If your family is about to grow, you’ve got a lot on your plate! As you prepare, it’s vital to know your rights if you decide to take parental leave.
It’s not unheard of for an employer to pressure an employee concerning maternity or parental leave, like asking them to start their parental leave early, for example. If your employer does, contact the experienced Toronto employment lawyers at Ertl Lawyers for a free consultation on your rights in the workplace, including statutory leaves.
This guide is about parental leave. Not to be confused with pregnancy (“maternity”) leave, which you can learn more about on the Government of Ontario’s “Pregnancy and parental leave” page.
The Differences Between Parental Leave and Maternity Leave
The most obvious difference is that parental leave is available to both parents, but only birth mothers are eligible for pregnancy leave.
The other main distinctions are that pregnancy leave is 17 weeks that can be taken before the baby is born (up to 17 weeks before the due date), and that it must begin no later than when the baby is born.
Parental leave can last as long as 63 weeks (61 for birth mothers who took pregnancy leave) and can begin as late as 78 weeks after a parent takes care, custody, and control of their baby or adopted child.
Other than these distinctions, however, the rights and obligations are fairly similar for an employee on either pregnancy or parental leave.
What are Your Rights on Parental Leave?
The Employment Standards Act provides the minimum requirements for most employers and workers in Ontario. Check the exceptions to these standards here. Federally-regulated industries and employees have similar parental and pregnancy leave rules in the Canada Labour Code.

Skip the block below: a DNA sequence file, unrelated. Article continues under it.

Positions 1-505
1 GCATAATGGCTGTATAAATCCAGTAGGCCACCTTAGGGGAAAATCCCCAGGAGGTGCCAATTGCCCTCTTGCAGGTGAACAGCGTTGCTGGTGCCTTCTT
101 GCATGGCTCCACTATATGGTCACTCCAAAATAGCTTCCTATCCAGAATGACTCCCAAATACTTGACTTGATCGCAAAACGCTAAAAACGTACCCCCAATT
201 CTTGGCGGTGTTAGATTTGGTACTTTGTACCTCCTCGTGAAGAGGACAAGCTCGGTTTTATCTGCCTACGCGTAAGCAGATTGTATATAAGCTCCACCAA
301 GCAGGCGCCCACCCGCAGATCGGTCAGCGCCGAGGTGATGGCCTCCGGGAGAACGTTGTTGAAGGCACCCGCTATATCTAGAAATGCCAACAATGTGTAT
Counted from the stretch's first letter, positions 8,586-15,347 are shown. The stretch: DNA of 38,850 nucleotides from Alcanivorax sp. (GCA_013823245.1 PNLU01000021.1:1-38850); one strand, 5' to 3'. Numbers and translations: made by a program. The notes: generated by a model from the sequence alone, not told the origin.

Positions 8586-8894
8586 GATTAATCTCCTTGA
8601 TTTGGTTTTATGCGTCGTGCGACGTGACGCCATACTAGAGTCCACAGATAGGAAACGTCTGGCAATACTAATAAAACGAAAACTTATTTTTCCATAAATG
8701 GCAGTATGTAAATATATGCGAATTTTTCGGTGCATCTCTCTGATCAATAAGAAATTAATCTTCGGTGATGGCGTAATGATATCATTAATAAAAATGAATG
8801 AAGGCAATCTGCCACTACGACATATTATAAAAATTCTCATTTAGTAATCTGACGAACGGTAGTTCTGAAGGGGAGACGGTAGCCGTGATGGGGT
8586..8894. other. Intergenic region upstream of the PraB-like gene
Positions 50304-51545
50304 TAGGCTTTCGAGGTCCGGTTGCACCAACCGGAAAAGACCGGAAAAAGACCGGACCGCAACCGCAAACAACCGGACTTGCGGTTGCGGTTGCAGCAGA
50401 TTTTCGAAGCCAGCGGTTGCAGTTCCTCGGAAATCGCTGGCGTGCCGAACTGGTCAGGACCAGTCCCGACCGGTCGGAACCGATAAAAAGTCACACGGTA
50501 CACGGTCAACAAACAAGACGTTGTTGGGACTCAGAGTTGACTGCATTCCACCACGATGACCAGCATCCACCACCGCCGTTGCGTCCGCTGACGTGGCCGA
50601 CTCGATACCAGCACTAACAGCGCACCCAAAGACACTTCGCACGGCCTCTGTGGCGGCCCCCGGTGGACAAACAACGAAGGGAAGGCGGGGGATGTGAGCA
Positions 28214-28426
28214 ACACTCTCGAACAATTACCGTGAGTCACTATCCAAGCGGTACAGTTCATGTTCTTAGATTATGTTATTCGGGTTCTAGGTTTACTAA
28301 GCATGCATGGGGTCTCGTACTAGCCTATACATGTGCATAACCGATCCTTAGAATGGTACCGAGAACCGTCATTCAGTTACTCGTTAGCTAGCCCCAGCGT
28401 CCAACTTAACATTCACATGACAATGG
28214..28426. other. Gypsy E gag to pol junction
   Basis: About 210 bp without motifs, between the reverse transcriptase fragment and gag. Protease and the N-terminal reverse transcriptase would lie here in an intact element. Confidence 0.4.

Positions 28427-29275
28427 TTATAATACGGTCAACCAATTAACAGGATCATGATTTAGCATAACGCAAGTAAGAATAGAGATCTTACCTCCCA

Your Job is Protected on Parental Leave
You are entitled to the same job if it still exists, or a comparable one if it does not when you return from parental leave. You are also entitled to the same pay plus any increases you would have earned during the time of your leave.
You also have the right not to face reprisal for taking parental leave or:
- Planning to take parental leave.
- Becoming eligible for parental leave.
- Asking questions about parental leave.
If your employer penalized you in any way for any of the above actions or terminated your position at any time before or during your leave, get the opinion of an employment lawyer on whether your employer violated your rights.
The Clock Does Not Stop Ticking on Your Length of Service
The amount of time you have been with an employer affects several aspects of your employment. Your time on leave still counts towards the length of your service, which is used to calculate your vacation time and pay and your severance entitlements if your employment is terminated without cause.
However, time on parental leave does not count towards the number of your days of active service. This may affect how those entitlements and benefits are calculated. It also does not count towards time on a probationary period.
Continued Participation in Benefit Plans
Your employer must continue to pay their portion of the premiums for benefit plans unless you inform them in writing that you will not pay your share while on leave. This can include the premiums for:
- Life insurance and accidental death plans.
- Pension plans.
- Health benefits and dental plans.
You also have the right to continued access to benefit plans employees can access on other types of leave.
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